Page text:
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Senate bill quietly curtails African immigration

African immigrants rally in front of the White House April 3 to support keeping the Diversity Visa. Roughly 25,000 Africans come to the U.S. each year through the program. PHOTO COURTESY CAMEROON AMERICAN COUNCIL

African immigrants rally in front of the White House April 3 to support keeping the Diversity Visa. Roughly 25,000 Africans come to the U.S. each year through the program. PHOTO COURTESY CAMEROON AMERICAN COUNCIL

By Jason Margolis
Special to the Trice Edney News Wire from New America Media

Each year, 50,000 people are selected at random to immigrate to the United States. They don’t need specialized job skills or even a relative in the country. What they need most is a little luck, some basic educational or work training qualifications, and to be from a country with few recent immigrants living in the United States.

The Diversity Visa, better known as the “Green Card Lottery,” is a little-known program inside the United States, but is played by millions of people worldwide each year. It was established in 1990 to diversify the immigration population in the United States, designed, in part, to help more Irish settle here.

Over the past two decades though, the complexion of lottery winners has become noticeably darker. Today, about half of visa winners come from Africa.

The immigration bill making its way through the Senate would put an end to it.

That’s sparked some anger among Africans living in the United States as well as the Congressional Black Caucus. They say if Africans aren’t fairly represented in the immigration overhaul, they’ll torpedo the bill.

Without the Diversity Visa, Africans like Dominic Tamin would’ve likely never made it to the U.S. Tamin’s father won the Green Card Lottery in the 1990s, and Tamin came to New York from Cameroon on Jan. 18, 1997.

“That’s when I arrived here,” said Tamin. “I remember because it was so cold outside. I’d never experienced that cold weather before.”

Tamin is now a high school math teacher and entrepreneur in Newark, N.J. He talks about the high number of African immigrants who work in the health care fields, in nursing and in-home caregiving. He’s active in the movement to save the Green Card Lottery.

“It’s something that is dear to my heart,” Tamin said. “I don’t know how to put this because I’m so passionate about it.”

So, he decided to express his passion through music. He recently produced the song “DV Lottery” sung by the artist MayJa Money.

This argument, though, isn’t convincing most leaders in Congress. Many Democrats have quietly turned their backs on the Diversity Visa, giving it up as a bargaining chip.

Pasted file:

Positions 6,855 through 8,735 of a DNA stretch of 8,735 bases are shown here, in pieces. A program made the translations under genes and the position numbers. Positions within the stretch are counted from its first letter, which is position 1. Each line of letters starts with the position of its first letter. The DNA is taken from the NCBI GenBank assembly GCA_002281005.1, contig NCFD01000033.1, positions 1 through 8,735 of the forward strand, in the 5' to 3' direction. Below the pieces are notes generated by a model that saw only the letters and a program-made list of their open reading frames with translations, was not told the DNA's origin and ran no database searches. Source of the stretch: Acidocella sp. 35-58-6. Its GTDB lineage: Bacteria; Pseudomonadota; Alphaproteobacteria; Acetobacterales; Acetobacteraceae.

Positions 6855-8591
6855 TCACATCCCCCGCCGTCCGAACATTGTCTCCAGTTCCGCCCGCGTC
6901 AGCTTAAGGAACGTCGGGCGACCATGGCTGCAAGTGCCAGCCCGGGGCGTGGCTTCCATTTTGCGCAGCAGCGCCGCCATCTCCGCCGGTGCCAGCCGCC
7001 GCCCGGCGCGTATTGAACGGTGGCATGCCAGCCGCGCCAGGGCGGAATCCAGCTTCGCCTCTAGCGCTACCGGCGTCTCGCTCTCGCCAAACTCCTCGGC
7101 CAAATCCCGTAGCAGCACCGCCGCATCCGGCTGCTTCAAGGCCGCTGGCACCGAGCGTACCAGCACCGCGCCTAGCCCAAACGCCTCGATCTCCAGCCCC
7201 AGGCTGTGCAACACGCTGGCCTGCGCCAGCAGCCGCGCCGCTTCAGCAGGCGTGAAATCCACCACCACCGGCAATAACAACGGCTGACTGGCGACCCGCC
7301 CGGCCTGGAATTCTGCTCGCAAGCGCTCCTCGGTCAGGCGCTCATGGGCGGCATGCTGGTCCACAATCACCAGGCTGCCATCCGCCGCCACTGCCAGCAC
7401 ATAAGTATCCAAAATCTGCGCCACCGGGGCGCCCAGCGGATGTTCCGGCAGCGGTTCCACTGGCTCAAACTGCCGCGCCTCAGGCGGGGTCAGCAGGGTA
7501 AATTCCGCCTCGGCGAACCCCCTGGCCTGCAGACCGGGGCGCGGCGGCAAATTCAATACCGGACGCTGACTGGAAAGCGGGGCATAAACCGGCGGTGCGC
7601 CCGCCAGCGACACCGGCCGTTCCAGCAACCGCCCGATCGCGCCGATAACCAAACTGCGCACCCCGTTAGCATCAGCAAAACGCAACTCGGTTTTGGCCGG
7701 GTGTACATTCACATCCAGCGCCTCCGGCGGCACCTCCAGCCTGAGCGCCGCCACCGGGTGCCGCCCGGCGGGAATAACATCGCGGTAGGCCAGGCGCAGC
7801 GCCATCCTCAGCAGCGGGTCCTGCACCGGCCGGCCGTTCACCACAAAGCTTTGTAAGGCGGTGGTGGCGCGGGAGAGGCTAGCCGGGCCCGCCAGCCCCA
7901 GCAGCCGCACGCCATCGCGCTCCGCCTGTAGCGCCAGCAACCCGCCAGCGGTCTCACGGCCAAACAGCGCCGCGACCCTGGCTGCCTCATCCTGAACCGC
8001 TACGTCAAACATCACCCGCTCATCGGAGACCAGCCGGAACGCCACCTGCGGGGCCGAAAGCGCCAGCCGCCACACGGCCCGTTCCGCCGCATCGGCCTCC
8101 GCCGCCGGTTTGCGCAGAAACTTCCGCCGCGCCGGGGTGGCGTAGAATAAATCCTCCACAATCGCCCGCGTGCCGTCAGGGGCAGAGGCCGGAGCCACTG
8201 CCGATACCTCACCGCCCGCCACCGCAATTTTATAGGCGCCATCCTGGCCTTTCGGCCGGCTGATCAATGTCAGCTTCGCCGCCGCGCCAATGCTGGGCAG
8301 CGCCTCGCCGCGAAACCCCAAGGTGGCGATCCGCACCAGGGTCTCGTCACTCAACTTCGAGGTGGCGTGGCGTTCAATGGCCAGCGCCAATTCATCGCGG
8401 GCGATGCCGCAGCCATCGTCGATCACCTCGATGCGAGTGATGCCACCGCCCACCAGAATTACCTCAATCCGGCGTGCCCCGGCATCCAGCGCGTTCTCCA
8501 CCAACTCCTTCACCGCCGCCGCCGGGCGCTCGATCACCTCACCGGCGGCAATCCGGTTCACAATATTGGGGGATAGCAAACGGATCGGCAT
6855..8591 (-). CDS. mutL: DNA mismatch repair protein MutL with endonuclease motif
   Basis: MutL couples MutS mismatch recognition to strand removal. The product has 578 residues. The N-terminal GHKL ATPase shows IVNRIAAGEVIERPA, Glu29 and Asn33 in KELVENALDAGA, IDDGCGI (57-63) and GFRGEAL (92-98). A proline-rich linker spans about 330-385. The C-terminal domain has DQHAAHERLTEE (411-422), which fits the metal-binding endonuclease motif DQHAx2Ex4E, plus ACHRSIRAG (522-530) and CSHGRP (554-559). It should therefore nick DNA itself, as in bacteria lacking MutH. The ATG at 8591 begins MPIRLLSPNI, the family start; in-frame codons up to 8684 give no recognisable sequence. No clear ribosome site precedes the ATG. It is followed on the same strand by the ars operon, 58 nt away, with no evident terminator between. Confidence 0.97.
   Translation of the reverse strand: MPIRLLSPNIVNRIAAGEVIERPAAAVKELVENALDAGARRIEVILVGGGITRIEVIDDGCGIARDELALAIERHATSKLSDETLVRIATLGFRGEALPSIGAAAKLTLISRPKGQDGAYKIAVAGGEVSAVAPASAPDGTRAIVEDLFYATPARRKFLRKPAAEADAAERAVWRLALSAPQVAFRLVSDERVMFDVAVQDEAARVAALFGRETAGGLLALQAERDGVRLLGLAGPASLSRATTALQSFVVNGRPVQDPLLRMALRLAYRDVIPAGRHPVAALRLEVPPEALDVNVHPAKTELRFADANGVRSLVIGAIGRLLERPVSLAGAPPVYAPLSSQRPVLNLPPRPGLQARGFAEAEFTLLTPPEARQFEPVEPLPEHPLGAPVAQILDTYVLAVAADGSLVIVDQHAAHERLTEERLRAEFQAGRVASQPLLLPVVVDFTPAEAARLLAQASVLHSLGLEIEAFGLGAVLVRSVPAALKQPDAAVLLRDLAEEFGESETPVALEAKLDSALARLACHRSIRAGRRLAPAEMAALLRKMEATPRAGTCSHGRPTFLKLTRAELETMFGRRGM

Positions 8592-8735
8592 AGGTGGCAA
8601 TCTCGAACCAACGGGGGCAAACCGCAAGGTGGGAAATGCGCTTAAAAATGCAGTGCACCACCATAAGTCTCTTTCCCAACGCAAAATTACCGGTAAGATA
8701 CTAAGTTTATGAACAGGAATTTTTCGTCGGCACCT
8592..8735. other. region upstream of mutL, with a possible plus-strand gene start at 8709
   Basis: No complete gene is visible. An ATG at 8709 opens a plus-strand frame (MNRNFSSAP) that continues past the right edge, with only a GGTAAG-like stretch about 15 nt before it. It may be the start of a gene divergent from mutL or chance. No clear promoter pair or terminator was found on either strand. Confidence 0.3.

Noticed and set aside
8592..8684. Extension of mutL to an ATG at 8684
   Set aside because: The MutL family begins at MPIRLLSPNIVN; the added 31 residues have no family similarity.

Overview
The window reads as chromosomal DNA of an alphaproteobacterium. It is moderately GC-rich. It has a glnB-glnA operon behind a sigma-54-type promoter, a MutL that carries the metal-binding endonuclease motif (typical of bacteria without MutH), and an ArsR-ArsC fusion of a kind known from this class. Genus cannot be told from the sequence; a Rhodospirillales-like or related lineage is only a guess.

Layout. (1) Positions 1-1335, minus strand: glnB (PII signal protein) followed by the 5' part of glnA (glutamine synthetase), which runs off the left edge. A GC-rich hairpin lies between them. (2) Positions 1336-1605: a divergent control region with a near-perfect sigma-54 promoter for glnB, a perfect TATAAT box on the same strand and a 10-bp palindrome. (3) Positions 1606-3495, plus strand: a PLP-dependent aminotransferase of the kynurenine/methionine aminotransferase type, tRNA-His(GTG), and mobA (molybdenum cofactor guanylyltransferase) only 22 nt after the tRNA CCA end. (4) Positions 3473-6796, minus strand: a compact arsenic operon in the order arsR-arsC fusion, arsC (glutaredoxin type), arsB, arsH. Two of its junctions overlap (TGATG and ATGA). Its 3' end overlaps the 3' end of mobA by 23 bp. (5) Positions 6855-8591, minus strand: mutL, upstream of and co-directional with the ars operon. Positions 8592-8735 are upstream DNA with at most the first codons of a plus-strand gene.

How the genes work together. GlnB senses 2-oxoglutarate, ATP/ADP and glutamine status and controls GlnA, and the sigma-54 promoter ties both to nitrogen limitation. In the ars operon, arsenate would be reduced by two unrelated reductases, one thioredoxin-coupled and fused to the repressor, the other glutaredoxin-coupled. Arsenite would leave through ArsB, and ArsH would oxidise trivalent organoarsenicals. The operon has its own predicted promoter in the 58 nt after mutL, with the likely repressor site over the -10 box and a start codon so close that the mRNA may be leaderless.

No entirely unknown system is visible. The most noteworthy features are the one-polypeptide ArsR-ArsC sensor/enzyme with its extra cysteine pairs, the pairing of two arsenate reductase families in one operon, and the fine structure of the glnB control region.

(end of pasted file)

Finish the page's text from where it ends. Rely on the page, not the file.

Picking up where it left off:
Republicans, like Congressman Bob Goodlatte from Virginia, have been more outspoken against it.

In his House floor speech last year, Goodlatte describes the Diversity Visa as “unfair to people from more than a dozen countries around the world that stand in long lines, on waiting lists and then watch somebody have their name drawn out of a computer at random with no particular job skills, no ties to this country, and they get to go right past them into a Green Card into the United States.”

Mark Krikorian, executive of the Center for Immigration Studies in Washington, a think tank that advocates for less immigration to the U.S., agrees with that. He said the Green Card Lottery is ripe for fraud, and that terrorists could steal a winning lottery number and enter the U.S. illegally.

Plus, he said, immigration policy should not be based on national origin.

“And so what the (Congressional) Black Caucus seems to be saying is somehow that (ending the Diversity Visa) is unjust because they want more people who look like them in the immigration flow,” Krikorian said. “And what I’d like to know is how is that different from someone saying, ‘Well, I want more white people immigrating to the United States?’ It’s exactly the same thing.”

“C’mon now, let’s look at the population of the nation,” said Democratic Congresswoman Yvette Clarke, who represents Brooklyn in the House of Representatives and is a member of the Congressional Black Caucus.

Clarke said any new immigration law must include a dedicated flow for African and Afro-Caribbean immigrants. Currently, Africans come to the U.S. in three primary ways: asylum seekers, family visas and the Diversity Visa program.

“We want to be sure that this nation is not one that doesn’t continue to welcome people of African descent and that it is comparable to what we do for others coming from around the world,” Clarke said.

It’s not comparable right now, argues Sylvie Bello, founder and CEO of the Cameroon American Council in Washington. Bello said the immigration bill includes programs designed to benefit Asians, Latinos and European immigration, such as 10,500 visas annually set aside for Irish immigrants. But there’s nothing specifically for Africans.

“They’re taking us back to the Jim Crow era when we could only come to this country through special programs,” Bello said. “Yes, some of us will qualify for the STEM visa, but it was not created with us in mind. Yes, some of will qualify for the DREAM Act, but it was not made with us in mind. Yes, some of us may qualify for the agriculture visa, but it wasn’t made with us in mind. The only visa type that has a high proportion of Africans that come through is the Diversity Visa.”

Bello said she hopes President Barack Obama will speak about immigration on his visit to Africa this week and that he remembers a time not long ago when very few Africans made it to America. Africans like Obama’s own father who came here on a student visa.

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